like mourners, and none of us knowing
this will be our last family holiday,
and all of us knowing.

~

‘Portora Royal’ is from James Harpur’s book, The Examined Life, published by Two Rivers Press in April 2021.

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A Ballad Footnote – a poem by Peter Robinson

A BALLAD FOOTNOTE

‘that little tent of blue’

Oscar Wilde

~

1

We’re driving east in the winter sun,

its rays, a reddish yellow dazzle.

Reality testing, phenomenal,

they’re splayed about the far horizon

 

and cast on walls a leafless shadow.

Up ahead, the gibbous moon

rises above built-environment neon

waxing in that tent of blue …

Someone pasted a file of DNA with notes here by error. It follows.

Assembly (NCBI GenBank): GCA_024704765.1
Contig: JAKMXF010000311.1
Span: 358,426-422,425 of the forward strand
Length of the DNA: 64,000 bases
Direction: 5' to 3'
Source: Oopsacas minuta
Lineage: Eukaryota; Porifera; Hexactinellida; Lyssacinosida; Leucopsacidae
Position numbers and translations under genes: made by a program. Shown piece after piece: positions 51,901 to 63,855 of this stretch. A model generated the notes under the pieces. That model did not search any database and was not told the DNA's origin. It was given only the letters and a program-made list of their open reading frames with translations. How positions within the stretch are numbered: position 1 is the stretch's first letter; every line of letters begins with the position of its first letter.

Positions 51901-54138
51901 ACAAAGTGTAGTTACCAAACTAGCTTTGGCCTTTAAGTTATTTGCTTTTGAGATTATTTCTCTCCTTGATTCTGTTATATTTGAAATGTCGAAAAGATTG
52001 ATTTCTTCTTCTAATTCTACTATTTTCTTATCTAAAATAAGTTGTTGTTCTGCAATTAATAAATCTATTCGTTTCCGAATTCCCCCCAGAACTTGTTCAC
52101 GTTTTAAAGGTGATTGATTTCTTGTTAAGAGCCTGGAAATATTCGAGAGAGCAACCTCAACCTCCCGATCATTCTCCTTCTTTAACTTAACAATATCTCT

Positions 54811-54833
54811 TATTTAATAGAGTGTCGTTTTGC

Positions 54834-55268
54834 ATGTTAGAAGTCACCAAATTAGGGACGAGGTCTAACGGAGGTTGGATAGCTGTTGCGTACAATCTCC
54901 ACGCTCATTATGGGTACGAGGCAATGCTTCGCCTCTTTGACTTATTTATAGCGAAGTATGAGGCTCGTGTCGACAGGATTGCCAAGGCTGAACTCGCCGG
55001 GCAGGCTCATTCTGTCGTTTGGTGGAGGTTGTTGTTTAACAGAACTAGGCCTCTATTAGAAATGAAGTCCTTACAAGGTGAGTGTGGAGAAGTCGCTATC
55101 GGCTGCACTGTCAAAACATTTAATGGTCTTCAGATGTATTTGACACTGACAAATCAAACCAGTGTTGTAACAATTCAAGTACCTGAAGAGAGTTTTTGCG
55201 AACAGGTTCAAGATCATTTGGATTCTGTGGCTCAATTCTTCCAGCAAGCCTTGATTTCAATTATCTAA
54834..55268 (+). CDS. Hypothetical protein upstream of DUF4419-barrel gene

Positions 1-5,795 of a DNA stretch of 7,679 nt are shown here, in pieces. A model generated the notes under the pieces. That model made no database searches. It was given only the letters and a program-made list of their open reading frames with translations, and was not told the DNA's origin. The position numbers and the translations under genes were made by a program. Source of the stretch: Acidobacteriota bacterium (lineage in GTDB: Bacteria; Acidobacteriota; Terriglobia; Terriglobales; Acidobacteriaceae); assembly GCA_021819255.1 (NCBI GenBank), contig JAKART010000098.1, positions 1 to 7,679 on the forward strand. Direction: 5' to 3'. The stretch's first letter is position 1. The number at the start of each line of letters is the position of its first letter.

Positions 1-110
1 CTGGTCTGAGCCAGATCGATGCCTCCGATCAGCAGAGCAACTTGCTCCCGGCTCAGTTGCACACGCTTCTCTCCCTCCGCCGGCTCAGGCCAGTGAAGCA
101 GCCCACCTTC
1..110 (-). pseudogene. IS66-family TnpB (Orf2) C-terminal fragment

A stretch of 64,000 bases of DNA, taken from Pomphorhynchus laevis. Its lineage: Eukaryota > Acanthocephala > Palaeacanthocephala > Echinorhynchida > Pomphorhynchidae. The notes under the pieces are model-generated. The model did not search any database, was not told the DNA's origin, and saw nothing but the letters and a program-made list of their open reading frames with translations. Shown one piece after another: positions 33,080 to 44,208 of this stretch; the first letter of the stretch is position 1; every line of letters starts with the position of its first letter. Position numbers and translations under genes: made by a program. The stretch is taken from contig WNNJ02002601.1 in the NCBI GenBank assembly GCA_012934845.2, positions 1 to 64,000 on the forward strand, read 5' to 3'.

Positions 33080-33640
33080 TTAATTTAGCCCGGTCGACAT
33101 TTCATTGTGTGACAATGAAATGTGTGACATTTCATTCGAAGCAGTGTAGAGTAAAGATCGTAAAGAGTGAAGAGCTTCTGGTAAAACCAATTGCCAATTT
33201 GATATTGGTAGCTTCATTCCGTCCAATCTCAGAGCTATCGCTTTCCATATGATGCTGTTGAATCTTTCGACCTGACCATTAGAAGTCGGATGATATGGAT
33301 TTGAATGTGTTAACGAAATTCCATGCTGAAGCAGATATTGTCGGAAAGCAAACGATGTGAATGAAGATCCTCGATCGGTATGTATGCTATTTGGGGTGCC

2

Then round the perimeter of Reading Gaol,

we pick out by its locked front entrance

an agent’s board with the words: FOR SALE.

 

But whether, behind, that remnant glow

or ahead this pallid, chilly distance

weighs and finds us wanting, I don’t know.

~

12 December 2019

Peter Robinson is the poetry editor for Two Rivers Press and teaches at the University of Reading. His TRP publications include Bonjour Mr Inshaw, The Constitutionals: a Fiction, and Foreigners, Drunks and Babies: Eleven Stories.

The Two Rivers Press illustrated edition of The Ballad of Reading Gaol is available here.

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Poet of the Week – 20: William Bedford

TWO RIVERS PRESS POET OF THE WEEK—20: WILLIAM BEDFORD

William Bedford has published novels, children’s novels, short stories and several volumes of poetry. He lived in Kensington during the nineteen sixties, working in the City of London before becoming an academic. His novel Happiland was shortlisted for the 1990 Guardian Fiction Prize. His selected poems, Collecting Bottle Tops, and selected short stories, None of the Cadillacs Was Pink, were both published in 2009.

William Bedford writes: